Silicon Valley Ballet
Choreographer: Ohad Naharin Piece: Minus 16 Photo credit: Alejandro Gomez

Silicon Valley Ballet

Director's Choice

Feb. 19-21 2016

José Manuel Carreño, Artistic Director

siliconvalleyballet.org

Choreographer: Ohad Naharin Piece: Minus 16 Photo credit: Alejandro Gomez

Choreographer: Ohad Naharin
Piece: Minus 16
Photo credit: Alejandro Gomez

With classical bravura and Jewish-inflected “shticklach” book-ending two resounding contemporary works, Silicon Valley Ballet showed that it could put its best foot forward no matter the genre. Now a mature company that has everything at the ready (except for an orchestra), it steps into the shank of its season with a perceptible restlessness to take on more.

The evening standout was Lahna Vanderbush, who danced a game-changing pas de deux with Rudy Candia in Annabelle Lopez Ochoa’s “Prism.” The piece harbors an untold story within its broad paint-stroke motif. Set to a rogue version of Keith Jarrett’s “Köln Concert,” recorded when he arrived late to a theater, only to find a defective piano waiting for him. Vanderbush found its emerald pathos in her port de bras, head, and eyes, a counterpoint to the joyous palette of striking cobalt, yellow, turquoise and cerise, brought to the fore or finessed into thatches, by other jogging, grazing and glazing couples.

Vanderbush also gave legs to the serious mood in Ohad Naharin’s otherwise riotous “Minus 16,” a piece that strings together big hunks of Jewish lore or modern life—opening with the guy who is the last one to leave the Bar Mitzvah, the just-enough “shickit” loner who lives in his own head. He is the “forshpeis”. The next course is   elaborated through a series of mime-like movements spirited by male and female dancers dressed as men, sitting on folding chairs, splayed in a semicircle. Dancers strip down to the essentials, accompanied by rounds of a folk chant that keeps adding phrases to a core theme, a kind of “Twelve Days of Christmas” in reverse—and in the Hebrew lexicon. Then the professional dancers cruise the aisles fishing for amateurs to join them on stage. The contrast sends out rollicking waves of joy that sweep the audience of true believers into their wake.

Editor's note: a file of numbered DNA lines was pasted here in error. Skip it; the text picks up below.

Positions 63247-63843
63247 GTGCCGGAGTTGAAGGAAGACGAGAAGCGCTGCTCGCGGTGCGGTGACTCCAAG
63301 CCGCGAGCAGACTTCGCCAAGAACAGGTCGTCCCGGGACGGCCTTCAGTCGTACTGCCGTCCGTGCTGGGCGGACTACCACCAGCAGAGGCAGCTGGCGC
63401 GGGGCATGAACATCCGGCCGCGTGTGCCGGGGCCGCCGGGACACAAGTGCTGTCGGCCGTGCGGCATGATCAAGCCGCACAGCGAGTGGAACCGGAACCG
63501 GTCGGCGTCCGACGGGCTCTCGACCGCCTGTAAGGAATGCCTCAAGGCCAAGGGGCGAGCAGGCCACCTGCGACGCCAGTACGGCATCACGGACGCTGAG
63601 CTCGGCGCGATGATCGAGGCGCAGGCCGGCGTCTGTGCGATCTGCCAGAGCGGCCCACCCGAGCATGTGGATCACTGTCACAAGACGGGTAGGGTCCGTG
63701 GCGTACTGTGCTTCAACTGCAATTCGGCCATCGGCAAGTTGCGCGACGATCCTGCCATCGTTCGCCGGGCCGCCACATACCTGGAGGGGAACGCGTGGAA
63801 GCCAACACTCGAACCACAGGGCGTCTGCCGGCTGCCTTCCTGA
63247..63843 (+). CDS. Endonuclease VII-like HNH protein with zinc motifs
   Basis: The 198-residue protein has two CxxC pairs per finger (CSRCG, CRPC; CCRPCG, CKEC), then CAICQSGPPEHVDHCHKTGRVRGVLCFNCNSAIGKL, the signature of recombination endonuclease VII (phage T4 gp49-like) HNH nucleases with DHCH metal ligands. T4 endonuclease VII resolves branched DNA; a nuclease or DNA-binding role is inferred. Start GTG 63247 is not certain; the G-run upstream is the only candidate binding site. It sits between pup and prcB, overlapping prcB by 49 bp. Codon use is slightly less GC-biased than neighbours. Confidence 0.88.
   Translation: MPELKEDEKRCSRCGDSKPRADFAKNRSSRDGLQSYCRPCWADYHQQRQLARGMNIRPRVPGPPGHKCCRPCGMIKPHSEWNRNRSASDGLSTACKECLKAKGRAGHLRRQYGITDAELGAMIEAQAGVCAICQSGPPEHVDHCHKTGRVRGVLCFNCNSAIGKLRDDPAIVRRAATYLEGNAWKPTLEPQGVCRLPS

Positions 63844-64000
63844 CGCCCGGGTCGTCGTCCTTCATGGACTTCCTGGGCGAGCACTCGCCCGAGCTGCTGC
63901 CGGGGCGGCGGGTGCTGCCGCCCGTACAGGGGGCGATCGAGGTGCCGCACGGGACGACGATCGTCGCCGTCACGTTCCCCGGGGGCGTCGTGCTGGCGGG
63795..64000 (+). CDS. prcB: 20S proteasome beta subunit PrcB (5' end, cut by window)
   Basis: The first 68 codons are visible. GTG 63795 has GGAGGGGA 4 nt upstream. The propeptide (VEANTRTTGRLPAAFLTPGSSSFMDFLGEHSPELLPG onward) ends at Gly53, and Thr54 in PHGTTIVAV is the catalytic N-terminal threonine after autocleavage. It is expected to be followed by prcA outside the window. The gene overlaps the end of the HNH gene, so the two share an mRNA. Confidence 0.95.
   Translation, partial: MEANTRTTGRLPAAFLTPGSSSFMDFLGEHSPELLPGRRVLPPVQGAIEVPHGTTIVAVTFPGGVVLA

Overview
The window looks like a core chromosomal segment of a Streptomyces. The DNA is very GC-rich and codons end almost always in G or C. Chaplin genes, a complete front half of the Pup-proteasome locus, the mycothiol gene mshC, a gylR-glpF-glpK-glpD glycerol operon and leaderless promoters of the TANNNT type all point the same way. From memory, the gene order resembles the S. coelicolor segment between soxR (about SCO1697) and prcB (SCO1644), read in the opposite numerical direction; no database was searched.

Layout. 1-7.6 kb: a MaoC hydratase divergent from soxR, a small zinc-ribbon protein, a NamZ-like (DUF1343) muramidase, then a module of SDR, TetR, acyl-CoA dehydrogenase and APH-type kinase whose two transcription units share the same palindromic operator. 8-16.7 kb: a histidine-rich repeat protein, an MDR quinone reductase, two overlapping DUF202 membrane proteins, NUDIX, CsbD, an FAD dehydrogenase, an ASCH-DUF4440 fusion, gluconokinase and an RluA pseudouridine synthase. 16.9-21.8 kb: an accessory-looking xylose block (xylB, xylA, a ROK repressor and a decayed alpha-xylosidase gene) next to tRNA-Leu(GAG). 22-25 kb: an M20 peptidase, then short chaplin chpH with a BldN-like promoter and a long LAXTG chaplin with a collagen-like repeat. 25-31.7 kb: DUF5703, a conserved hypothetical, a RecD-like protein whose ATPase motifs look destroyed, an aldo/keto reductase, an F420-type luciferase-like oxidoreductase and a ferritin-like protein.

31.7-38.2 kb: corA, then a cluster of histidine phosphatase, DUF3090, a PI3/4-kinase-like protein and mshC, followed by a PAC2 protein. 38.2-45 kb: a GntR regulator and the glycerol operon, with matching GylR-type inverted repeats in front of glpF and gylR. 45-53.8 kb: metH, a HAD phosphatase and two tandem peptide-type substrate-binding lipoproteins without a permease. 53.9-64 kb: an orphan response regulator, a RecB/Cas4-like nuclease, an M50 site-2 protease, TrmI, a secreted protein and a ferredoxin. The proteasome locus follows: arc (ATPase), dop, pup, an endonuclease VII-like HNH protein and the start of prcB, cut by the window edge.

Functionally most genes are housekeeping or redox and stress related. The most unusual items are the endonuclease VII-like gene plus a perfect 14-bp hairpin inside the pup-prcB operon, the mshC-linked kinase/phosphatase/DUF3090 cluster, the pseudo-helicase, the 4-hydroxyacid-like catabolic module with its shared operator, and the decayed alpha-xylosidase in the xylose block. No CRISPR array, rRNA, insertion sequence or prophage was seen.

The “Diana and Acteon” pas de deux opener from “Esmeralda,” was reworked to emphasize the Cuban academy’s penchant for show-stopping balances and lifts, and the male dancer’s virtuoso jumps and turns. It’s a selection we don’t often see in the U.S., and so, a rare treat. The two partners, Junne Ige and Maykel Solas, who are short, nonetheless made the stage their own, and powered through the classical turns, and hunter/huntress poses with style and aplomb.

Jorma Elo’s “Glow-Stop,” to a challenging score that marries Mozart with Philip Glass, is now solidly a warhorse in this company’s repertoire. In their Jewels knock-off satiny red costumes, the dancers took on the odd counts, pogo stick jumps, glides, abortive turns, and stiff-back tilts, favored by Elo, and dispatched them with a mastery that made the defiant choreography look easy.

Just back from a three-week tour of Spain, the company has gained a world of sophistication without sacrificing one iota of “ganas.”

 

Toba Singer, author of “Fernando Alonso, the Father of Cuban Ballet” (University Press of Florida 2013), and “First Position: a Century of Ballet Artists” (Praeger 2007), writes for international dance journals and websites, and has served as an advisor to the San Francisco Museum of Performance and Design. She was the University Press of Florida author representative at the 2013 Miami International Book Fair. “Fernando Alonso, the Father of Cuban Ballet” was nominated for the Latin American Student Association Bryce Award, the de la Torre Research and Dance Scholars Award, and the Commonwealth Club California Book Award.